Enjoy the November 2018 issue of Provost Perspective - Creative Corridor fosters collaboration; WSU Vancouver senior earns Udall Scholarship; Momentum building for OER

November 2018

Provost Perspective

Kha holds odd-shaped board in place while Rosenthal uses electric drill.

Sarah Rosenthal, left, and Kris Kha work on a prototype of the “Bench of Belonging,” their Creative Corridor project. The functional art piece is scheduled to be installed in the Spark early next year.

Creative Corridor fosters collaboration

Students, faculty, and staff are teaming up on unique art and multimedia projects through the Creative Corridor. The collaboration began with the opening of the Spark building at WSU Pullman last year, and has resulted in dynamic projects such as the “Bench of Belonging,” which is scheduled to be installed this spring in the Spark. The Creative Corridor offers hands-on experiences for students from across the academic spectrum.


WSU Vancouver
senior earns Udall Scholarship

Emma R. Johnson, a senior cultural anthropology major at WSU Vancouver, became WSU’s fifth Udall Scholarship recipient since 2015. The nationally competitive scholarship is helping Johnson pursue her career goal of serving the Cowlitz Indian Tribe, of which she is a member. The Udall Foundation works to strengthen the appreciation and stewardship of the environment, public lands, and natural resources, and to strengthen Native Nations to facilitate their self-determination, governance, and human capital goals.

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Momentum building for OER

WSU faculty are producing and utilizing more open educational resources each year, resulting in huge savings for students. Grants from the Office of the President, the Office of the Provost, and the Office of Academic Outreach and Innovation fueled estimated savings of more than $800,000 in classroom material costs for WSU students over the past two years.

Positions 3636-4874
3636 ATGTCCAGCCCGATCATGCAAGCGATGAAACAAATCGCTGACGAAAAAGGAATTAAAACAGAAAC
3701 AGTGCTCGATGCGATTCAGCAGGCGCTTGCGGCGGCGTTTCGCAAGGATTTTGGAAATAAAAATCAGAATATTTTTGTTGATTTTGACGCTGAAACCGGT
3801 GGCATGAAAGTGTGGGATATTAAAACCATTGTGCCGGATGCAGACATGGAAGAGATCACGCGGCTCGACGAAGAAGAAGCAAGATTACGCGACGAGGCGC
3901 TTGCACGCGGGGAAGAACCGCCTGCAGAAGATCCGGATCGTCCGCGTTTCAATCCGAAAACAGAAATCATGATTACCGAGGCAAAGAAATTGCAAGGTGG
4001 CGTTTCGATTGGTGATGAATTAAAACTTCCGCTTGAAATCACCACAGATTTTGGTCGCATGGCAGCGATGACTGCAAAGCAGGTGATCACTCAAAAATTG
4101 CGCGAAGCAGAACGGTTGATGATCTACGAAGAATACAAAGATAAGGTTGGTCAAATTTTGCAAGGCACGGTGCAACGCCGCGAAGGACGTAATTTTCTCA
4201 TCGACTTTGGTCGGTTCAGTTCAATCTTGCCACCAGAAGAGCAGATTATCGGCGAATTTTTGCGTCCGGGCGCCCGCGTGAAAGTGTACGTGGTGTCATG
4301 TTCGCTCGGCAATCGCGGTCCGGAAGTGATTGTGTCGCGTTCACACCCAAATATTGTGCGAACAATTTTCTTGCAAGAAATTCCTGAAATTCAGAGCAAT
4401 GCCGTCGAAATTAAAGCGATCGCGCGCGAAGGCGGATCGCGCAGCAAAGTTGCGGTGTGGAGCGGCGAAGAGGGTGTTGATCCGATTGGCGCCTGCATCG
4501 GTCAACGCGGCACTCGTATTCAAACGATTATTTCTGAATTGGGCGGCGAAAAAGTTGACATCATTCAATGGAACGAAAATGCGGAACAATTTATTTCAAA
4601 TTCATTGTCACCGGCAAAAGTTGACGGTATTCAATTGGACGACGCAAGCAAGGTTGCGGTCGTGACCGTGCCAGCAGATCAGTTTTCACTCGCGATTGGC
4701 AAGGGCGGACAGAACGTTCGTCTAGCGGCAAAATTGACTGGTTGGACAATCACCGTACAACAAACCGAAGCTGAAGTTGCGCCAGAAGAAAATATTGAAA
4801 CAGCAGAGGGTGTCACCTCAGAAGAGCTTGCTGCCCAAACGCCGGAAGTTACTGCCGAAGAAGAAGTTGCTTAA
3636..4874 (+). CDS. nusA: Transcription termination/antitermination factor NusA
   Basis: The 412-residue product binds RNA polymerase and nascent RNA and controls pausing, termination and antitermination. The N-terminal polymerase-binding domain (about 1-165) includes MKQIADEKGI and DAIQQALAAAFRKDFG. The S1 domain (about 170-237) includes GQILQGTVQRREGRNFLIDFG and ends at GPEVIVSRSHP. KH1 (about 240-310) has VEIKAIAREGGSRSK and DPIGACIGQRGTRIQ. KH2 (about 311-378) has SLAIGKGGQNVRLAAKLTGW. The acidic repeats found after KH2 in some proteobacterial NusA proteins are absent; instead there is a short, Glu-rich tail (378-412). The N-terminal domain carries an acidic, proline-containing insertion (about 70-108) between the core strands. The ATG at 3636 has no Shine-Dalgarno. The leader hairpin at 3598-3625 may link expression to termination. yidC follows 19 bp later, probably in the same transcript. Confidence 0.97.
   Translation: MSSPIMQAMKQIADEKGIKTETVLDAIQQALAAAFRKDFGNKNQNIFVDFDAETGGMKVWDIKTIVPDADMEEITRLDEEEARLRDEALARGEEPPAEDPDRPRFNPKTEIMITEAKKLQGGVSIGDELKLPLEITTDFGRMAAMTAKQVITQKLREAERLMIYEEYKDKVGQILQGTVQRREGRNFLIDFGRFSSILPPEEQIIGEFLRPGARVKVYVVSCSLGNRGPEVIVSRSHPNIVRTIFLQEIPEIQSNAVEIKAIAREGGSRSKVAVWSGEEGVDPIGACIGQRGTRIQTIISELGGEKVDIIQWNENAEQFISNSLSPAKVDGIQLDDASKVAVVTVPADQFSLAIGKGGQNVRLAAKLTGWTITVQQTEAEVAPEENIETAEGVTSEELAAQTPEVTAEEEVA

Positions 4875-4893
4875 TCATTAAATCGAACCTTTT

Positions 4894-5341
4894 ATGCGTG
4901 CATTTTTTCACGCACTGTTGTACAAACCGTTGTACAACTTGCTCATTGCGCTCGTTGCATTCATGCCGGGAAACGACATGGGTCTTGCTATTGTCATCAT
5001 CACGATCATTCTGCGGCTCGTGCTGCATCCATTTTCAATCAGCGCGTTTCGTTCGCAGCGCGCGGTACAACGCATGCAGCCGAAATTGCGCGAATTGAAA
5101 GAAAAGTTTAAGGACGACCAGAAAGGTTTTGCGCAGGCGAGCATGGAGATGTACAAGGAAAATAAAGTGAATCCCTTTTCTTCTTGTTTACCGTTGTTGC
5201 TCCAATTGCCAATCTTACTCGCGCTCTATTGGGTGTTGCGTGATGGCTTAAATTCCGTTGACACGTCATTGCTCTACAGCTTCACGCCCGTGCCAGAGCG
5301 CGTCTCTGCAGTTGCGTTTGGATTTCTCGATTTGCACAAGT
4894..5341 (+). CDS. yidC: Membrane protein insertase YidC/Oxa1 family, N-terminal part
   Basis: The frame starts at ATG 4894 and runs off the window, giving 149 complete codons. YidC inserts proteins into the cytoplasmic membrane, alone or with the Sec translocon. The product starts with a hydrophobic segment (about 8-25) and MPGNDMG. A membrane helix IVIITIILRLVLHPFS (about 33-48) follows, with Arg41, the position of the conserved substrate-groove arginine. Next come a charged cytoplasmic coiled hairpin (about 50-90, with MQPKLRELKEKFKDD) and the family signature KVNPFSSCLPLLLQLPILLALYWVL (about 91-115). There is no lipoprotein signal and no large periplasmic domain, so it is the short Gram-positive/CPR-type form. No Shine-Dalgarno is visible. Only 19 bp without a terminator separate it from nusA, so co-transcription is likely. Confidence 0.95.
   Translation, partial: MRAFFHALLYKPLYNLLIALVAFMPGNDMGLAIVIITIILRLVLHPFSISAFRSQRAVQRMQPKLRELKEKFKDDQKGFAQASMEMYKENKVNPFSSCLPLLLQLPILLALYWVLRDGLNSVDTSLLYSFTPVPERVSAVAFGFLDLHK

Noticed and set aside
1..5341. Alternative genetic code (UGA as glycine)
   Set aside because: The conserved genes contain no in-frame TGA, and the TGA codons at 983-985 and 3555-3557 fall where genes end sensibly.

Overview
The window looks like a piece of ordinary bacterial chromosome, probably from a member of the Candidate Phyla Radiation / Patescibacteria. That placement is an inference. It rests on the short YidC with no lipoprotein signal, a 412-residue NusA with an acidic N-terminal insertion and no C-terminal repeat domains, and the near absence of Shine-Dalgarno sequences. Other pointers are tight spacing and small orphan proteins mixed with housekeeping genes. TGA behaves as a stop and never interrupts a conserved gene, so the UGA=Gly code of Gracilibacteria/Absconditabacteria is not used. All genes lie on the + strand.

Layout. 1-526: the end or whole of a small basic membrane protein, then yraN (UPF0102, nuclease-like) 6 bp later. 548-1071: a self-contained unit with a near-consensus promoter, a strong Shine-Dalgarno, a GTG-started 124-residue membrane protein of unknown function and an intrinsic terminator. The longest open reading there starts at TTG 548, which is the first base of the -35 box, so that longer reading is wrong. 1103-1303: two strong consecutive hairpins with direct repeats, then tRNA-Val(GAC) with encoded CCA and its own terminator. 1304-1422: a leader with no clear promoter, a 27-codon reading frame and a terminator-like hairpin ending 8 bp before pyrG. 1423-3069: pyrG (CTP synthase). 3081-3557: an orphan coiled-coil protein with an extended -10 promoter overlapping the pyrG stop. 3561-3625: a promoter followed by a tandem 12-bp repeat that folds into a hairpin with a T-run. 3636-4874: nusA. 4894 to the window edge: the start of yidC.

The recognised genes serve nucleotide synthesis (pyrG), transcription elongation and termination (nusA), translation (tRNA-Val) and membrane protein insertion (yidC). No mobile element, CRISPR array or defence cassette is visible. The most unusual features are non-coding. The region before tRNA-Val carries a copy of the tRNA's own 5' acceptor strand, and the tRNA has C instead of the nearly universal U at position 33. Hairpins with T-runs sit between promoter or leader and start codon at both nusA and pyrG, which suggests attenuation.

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College Highlights

Voiland College of Engineering and Architecture associate professor Jacob Leachman, who established the Hydrogen Properties for Energy Research laboratory at WSU, received the Cryogenic Society of America’s Roger W. Boom award. The honor is given every other year to professionals under the age of 40 who show promise in making significant contributions in cryogenic engineering and applied superconductivity.

Debra Buchwald, professor in the Elson S. Floyd College of Medicine and director of the Initiative for Research and Education to Advance Community Health (IREACH), is leading the establishment of the Native Alzheimer’s Disease-Related Resource Center in Minority Aging. The center will be a collaboration between WSU, the University of Colorado Denver, and Stanford, and is funded by a $2.8 million grant from the National Institute on Aging.

WSU faculty members Michael Skinner and Larry Holder are teaming up on a grant-funded project that will use machine learning to help develop predictive epigenetic biomarkers. The $3 million grant from the John Templeton Foundation will fund research that could ultimately help researchers anticipate and prevent diseases. Skinner is a biologist in the College of Arts and Sciences, while Holder is a professor in the Voiland College of Engineering and Architecture.

Office of the Provost, Washington State University
PO Box 641046, Pullman, WA 99164‑1046, provosts.office@wsu.edu